Growing Up Godless
Robert Isaacs worked as a juggler and unicyclist on the streets of San Francisco before turning to music. During his thirty-year career he conducted everywhere from Carnegie Hall to the Cook Islands, released a dozen CDs, and earned a Grammy nomination. Isaacs recently finished his second novel, a magical realist romantic comedy.
Although I was never baptized, I've lead worship in many of the grandest churches of America—and around the world, too; Sweden, Uruguay, Australia, the Chapel Royal in London, a white-washed Māori church in the Cook Islands. Perhaps a paid chorister is no better than any other mercenary, but I prefer to think of myself as an anthropologist, and, after so many Sundays, I've come to feel at home in the Christian church. I enjoy straightening my back in prayer and pacing precisely two pews behind the next singer and tasting that delicious pause before two hundred humans say, "Amen." I like the smell of a church—that potpourri of dusty wood stain and incense, with a hint of hymnals.
Churches are seductive buildings even for those with no faith. On a recent walk, I paused (as I often do) to admire one. Houses nestle comfortably into the ground, shopping centers sprawl fatly across the landscape, but every church yearns upward: all its energy is concentrated in that last brick, the highest stone, closest to God. Even the mightiest skyscraper in Manhattan, thrusting itself blindly toward the clouds, seems less lofty than the church in its shadow. Like a diminutive grandmother who remembers being tall in childhood, a city church carries her height with dignity.
Having stopped for a look, I'm now tugged off the sidewalk and through the high doors. The city vanishes. I sit in a pew. I listen. Here in the halls of Episcopalia, echoes feel intimate, more personal than the babel which assaults the ear in train stations and public libraries. The church disregards clattering shoes and rustling pages; she listens intently to us, to me—my breathing, my heartbeat, my thoughts.
I wonder. Am I drawn to the church, or the Church?
Suzanne Rico's Commentary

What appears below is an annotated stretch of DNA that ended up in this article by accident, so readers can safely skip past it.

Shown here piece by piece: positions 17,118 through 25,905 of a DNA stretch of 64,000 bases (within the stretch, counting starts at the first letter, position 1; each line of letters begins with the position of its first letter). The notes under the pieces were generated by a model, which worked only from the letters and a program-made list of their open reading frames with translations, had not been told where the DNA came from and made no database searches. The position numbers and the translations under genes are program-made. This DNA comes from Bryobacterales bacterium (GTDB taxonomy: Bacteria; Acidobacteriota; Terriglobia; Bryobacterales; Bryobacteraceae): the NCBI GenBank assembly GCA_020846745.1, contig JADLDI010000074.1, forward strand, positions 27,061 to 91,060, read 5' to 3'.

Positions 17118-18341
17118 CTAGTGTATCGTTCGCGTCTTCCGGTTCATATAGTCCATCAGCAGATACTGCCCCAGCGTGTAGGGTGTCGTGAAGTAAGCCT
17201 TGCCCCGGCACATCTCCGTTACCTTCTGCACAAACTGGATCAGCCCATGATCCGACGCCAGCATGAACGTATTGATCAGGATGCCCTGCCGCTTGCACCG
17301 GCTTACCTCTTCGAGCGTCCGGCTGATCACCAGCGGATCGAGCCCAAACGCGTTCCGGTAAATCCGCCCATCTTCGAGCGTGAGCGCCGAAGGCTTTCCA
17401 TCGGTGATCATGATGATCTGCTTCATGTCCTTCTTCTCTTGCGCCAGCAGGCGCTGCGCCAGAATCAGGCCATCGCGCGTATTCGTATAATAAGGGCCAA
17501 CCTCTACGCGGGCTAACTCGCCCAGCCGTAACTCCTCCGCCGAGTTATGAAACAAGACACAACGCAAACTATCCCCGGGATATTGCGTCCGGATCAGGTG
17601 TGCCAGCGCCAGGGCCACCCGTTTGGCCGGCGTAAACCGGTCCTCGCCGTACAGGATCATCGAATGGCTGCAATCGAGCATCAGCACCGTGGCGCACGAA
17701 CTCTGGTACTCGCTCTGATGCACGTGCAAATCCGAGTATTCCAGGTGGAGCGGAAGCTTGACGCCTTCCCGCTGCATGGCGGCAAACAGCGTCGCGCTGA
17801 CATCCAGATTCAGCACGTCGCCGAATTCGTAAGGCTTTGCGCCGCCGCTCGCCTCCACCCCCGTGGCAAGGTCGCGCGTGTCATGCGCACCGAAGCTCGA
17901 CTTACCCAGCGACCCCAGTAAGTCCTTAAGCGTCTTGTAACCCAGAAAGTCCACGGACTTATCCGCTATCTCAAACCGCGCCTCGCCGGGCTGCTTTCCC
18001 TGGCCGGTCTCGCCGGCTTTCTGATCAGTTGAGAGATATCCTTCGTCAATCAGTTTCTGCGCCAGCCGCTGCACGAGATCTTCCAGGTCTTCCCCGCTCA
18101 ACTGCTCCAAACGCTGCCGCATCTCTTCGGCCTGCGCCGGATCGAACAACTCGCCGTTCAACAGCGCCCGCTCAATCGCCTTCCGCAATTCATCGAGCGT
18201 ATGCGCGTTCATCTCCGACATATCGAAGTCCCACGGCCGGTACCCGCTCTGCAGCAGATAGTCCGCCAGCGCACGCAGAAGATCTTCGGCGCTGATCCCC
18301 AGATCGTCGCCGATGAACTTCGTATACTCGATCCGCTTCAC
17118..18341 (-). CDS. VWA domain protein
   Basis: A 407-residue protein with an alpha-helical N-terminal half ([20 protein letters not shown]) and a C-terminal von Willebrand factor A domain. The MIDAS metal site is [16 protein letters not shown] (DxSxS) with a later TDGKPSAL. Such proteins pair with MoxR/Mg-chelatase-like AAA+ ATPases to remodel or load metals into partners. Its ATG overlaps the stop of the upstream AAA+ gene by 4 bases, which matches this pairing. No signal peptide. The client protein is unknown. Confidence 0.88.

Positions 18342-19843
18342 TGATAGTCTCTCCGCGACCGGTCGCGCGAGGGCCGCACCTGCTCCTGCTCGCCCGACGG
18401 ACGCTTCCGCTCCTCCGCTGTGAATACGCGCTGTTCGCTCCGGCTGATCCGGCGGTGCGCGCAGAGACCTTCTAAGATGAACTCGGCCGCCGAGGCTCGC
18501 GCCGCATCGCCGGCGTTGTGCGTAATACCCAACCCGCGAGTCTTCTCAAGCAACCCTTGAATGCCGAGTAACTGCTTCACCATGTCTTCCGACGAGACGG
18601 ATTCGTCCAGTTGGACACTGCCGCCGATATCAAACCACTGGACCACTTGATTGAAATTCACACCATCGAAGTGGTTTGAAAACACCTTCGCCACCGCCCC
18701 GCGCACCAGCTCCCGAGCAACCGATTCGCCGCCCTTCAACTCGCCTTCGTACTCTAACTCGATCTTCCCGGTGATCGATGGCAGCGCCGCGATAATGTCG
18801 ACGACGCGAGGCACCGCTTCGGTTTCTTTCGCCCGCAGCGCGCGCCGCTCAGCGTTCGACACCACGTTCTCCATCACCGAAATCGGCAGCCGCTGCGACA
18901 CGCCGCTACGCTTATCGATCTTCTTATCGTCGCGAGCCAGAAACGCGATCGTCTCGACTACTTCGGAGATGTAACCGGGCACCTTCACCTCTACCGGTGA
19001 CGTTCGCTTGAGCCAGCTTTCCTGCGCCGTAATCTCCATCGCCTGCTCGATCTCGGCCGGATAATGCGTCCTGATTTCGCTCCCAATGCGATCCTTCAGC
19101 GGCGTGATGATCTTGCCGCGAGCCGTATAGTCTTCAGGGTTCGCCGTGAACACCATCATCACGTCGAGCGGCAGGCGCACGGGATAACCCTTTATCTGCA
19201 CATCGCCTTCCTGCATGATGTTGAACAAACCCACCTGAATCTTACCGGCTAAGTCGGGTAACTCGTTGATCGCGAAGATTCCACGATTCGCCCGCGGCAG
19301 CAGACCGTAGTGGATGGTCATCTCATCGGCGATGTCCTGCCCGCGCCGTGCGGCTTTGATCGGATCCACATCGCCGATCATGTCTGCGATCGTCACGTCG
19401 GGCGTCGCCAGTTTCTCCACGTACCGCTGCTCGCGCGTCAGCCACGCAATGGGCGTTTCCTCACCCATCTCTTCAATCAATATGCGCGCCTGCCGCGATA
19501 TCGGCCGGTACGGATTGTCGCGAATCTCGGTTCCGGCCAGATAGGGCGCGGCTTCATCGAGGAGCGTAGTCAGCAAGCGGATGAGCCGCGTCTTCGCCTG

From the opening paragraph, a beautiful present-tense moment of stepping into someone else's life, "Growing Up Godless" takes the reader on an adventure through religion, a realm nearly all of us have visited in some manner but very few from Robert Isaacs's particular vantage point. As someone who has never been involved in organized religion myself, this is a seductive piece of writing, even--especially?--for those of no faith. I loved getting to know parents and grandparents, brought to life with fine strokes--"Grandma Fan is the daughter of St. Louis' real-estate king, a staunch Christian Scientist: she tootles around in the town's first car and is coddled by cooks and butlers and gardeners, but Fan is too fiercely independent to accept any ready-made identity--social, political, or spiritual." And while I found two viable endings in this essay, I cannot quibble because as a whole, the story works so beautifully. Thank you, author, for reclaiming...for reclaiming the word "God" for private use.
in conversation with
RS: When did you decide this was a story you were interested in?
RI: Any choir member who tunes out the sermons is left with a lot of time for self-reflection, so I suppose my thoughts began to percolate during those twenty-minute stretches, Sunday after Sunday after Sunday. Curiously, although I've worked in both writing and music throughout my life, I've rarely combined them; this is one of the few pieces I've written that explores my identity as a singer.